Understanding that this argument has no standing in Israeli courts (who rule on the basis that there is no occupation and therefore the Fourth Geneva Convention protecting civilians under occupation is irrelevant), the family then argued that the legal basis accepted by Israel for demolishing their home and thousands of others in the West Bank – RJ-5, a 1942 British-era plan that designated the entire southern portion of the West Bank as “agricultural land” – was itself illegal since it has never been revised over the past 67 years despite significant changes in demography and land use. Besides using the plan to deny the Shawamrehs their fundamental right to housing, RJ-5, they argue, is also used in a discriminatory manner, since the Israeli authorities set it aside when approving dozens of Israeli settlements on the same land denied to Palestinians for building. This argument, too, was rejected by the Court.

The Shawamrehs then argued that their failure to obtain a permit, despite repeated requests for building permits from the Civil Administration (for which they had to spend $15,000 in fees), was based on no substantive reason. Indeed, the Civil Administration itself had declared in an interview in Ha’aretz newspaper that the Shawamrehs would be granted a permit if they provided what the Civil Administration claimed were two missing signatures on their deed of ownership – yet it would not reveal what signatures were required despite repeated queries, finally saying they lost the Shawamreh file altogether.

All this, plus their repeated appeals to the Supreme Court, constituted, the family argued, an unreasonable state of affairs in which all legal channels of redress were denied or closed. They had demonstrated good faith and a willingness to do whatever the Israeli authorities required, despite the illegality of Israeli policies, but were nevertheless refused. Not only did the judges reject this argument, but in their ruling they accused the Shawamrehs of “bad faith” and “unclean hands” since they had rebuilt their home four times without the proper permit. To add insult to injury, the judges then fined them $2000 for having the audacity to bring their case to court.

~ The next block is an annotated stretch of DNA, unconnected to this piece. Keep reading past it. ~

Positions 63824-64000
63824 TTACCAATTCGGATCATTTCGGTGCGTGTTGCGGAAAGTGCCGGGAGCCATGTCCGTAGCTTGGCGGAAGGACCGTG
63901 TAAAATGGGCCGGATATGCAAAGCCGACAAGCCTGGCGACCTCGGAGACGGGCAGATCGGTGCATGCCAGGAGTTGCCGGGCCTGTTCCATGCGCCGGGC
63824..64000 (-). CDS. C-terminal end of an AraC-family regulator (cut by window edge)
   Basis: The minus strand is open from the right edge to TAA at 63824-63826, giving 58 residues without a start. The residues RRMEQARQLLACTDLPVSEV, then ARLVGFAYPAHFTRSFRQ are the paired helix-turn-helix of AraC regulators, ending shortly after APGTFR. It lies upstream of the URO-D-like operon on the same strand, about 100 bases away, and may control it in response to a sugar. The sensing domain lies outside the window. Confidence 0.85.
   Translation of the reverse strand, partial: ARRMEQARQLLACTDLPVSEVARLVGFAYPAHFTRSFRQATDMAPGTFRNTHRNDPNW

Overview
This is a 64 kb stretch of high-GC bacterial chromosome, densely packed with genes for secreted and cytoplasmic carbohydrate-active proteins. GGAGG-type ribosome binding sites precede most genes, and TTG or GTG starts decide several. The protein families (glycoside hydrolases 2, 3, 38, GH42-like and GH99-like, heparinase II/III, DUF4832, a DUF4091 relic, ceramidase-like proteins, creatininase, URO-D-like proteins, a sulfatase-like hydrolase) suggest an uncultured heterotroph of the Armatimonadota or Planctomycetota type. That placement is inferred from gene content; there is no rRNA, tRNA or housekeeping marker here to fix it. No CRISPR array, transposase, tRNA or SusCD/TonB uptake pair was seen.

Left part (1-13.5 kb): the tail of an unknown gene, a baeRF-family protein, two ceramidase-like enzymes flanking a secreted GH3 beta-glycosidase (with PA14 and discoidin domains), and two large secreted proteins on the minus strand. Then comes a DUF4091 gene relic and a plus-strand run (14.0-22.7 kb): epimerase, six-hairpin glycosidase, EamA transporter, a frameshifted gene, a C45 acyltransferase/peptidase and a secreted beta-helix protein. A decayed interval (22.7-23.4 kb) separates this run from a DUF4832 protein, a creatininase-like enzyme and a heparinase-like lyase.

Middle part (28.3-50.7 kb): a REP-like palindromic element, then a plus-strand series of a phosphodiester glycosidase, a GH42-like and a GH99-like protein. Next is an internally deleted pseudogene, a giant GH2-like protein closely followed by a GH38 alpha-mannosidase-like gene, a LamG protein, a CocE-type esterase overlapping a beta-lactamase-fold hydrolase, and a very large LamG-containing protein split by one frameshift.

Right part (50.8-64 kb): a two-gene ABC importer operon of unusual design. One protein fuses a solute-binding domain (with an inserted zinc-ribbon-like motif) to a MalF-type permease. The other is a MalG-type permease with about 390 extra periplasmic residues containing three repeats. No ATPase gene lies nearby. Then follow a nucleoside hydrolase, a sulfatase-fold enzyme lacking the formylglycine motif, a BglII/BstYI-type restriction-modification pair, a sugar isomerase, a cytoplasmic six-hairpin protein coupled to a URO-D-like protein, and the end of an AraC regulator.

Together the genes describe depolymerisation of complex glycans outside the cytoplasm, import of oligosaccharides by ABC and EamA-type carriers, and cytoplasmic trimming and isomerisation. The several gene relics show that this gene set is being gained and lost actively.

ICAHD is extremely concerned that the Shawamrehs’ home will be quickly demolished by the Civil Administration. Beit Arabiya, as it has become known, is a central meeting place for Palestinians, Israelis and international peace activists. The Shawamreh family deserves the support of the international community in their time of need. Under the Fourth Geneva Convention, residents of occupied territories are supposed to enjoy double protection. The Occupying Power, Israel in this case, is enjoined to protect the rights and well-being of Palestinians under its control, while the international community, through the High Contracting Parties, is required to guarantee the same. In both cases the Shawamrehs and the thousands of families they represent have been let down. When they take steps to actualize their fundamental rights, such as rebuilding their demolished homes, they find they have no effective legal or political protection.

Governments will only act if pushed by the people. We call on you to raise your voices against the impending demolition of the Shawamreh home – and in so doing against Israel’s overall policy of demolishing Palestinian homes as it attempts to drive them from the country.